Insight 1: The importance of shaping regulatory strategy at the start of the product development process
Shaping a product’s regulatory strategy in the early stages of development gives companies the maximum flexibility in aligning the product’s technology, marketing claims, and regulatory path. It’s a cost-effective approach that makes it more likely that a company will obtain regulatory approval to market a product sooner, as well as avoid costly disruption and potential adverse publicity down the line.
Often companies will develop products with the best intentions – whether that’s meeting the demand for devices to help with the COVID-19 public health crisis or producing products that are better for the planet. However, it’s easy to fall foul of the regulations as we’ll discover.
Streamlined route to authorization
The opportunity to help medical device companies shape their US FDA regulatory strategy during the early stages of development is what drew Laurie Clarke, JD, MPP to TSG Consulting. As Vice President and Principal, Medical Device Regulatory, Laurie supports clients in achieving US FDA authorization in the most efficient way possible. “A regulatory strategy clearly sets out steps that need to be taken to reach the desired goal,” explains Laurie. “For many medical device companies that are launching products on the US market, this is obtaining FDA clearance for the proposed indication via 510(k) premarket notification. Taking a proactive and premeditated approach from the outset puts the company in the driving seat. It can satisfy any existing FDA requirements for demonstrating that the type of device is substantially equivalent to another, or define those requirements and apply them to its device. Getting this right results in a more streamlined route to authorization.”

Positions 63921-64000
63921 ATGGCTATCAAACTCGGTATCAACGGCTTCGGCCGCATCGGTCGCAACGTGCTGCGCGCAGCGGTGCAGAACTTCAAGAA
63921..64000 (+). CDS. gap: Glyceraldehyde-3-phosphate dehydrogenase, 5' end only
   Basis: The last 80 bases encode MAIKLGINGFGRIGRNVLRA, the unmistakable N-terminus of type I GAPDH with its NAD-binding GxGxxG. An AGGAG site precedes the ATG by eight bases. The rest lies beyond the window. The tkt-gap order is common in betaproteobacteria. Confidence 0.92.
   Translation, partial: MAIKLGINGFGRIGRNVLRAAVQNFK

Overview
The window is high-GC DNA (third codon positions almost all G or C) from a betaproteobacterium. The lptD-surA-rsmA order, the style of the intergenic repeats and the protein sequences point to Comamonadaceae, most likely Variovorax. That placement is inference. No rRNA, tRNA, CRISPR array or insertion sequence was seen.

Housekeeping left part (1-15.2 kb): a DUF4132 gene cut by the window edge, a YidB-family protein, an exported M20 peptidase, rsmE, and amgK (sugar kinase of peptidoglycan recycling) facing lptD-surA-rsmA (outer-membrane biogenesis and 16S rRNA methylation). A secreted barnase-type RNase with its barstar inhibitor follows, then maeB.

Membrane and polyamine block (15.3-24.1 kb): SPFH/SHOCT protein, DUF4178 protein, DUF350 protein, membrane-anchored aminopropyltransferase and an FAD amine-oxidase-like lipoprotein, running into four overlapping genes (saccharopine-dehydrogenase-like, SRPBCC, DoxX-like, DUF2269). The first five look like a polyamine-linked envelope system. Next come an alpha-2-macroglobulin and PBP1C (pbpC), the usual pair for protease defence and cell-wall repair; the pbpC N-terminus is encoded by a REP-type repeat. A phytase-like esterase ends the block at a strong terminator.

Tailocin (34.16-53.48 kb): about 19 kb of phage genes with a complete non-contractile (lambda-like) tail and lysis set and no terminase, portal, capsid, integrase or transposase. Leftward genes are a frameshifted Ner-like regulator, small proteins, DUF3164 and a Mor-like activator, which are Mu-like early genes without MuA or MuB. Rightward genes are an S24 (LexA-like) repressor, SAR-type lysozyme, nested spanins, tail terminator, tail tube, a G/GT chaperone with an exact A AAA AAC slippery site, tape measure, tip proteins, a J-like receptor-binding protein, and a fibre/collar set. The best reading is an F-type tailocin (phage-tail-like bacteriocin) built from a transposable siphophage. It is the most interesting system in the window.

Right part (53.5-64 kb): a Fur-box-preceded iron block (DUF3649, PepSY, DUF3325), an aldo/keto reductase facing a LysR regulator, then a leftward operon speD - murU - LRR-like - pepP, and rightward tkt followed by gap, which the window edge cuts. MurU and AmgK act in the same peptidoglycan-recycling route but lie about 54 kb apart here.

These general principles also apply to other types of products. Understanding the potential impact of regulatory constraints from the outset helps de-risk the product development process and avoid costly mistakes.
Importance of due diligence
The COVID-19 pandemic saw a dramatic rise in the number and type of disinfectant products placed on markets around the world. Many businesses rushed in to fill the increased demand for products that can kill viruses such as SARS-CoV-2 (the coronavirus) but did not stop to consider the regulatory implications. This was especially true of smaller companies that don’t have in-house regulatory teams. “Inexperienced companies can easily fail to identify that chemical products intended to kill or control microorganisms will typically meet the definition of a biocidal product under the BPR or an antimicrobial pesticide under FIFRA,” explains Amy Burrows, Head of Biocides & Cosmetics. The BPR is the Biocidal Products Regulation and applies in the EU and UK; FIFRA is the Federal Insecticide, Fungicide & Rodenticide Act and applies in the US.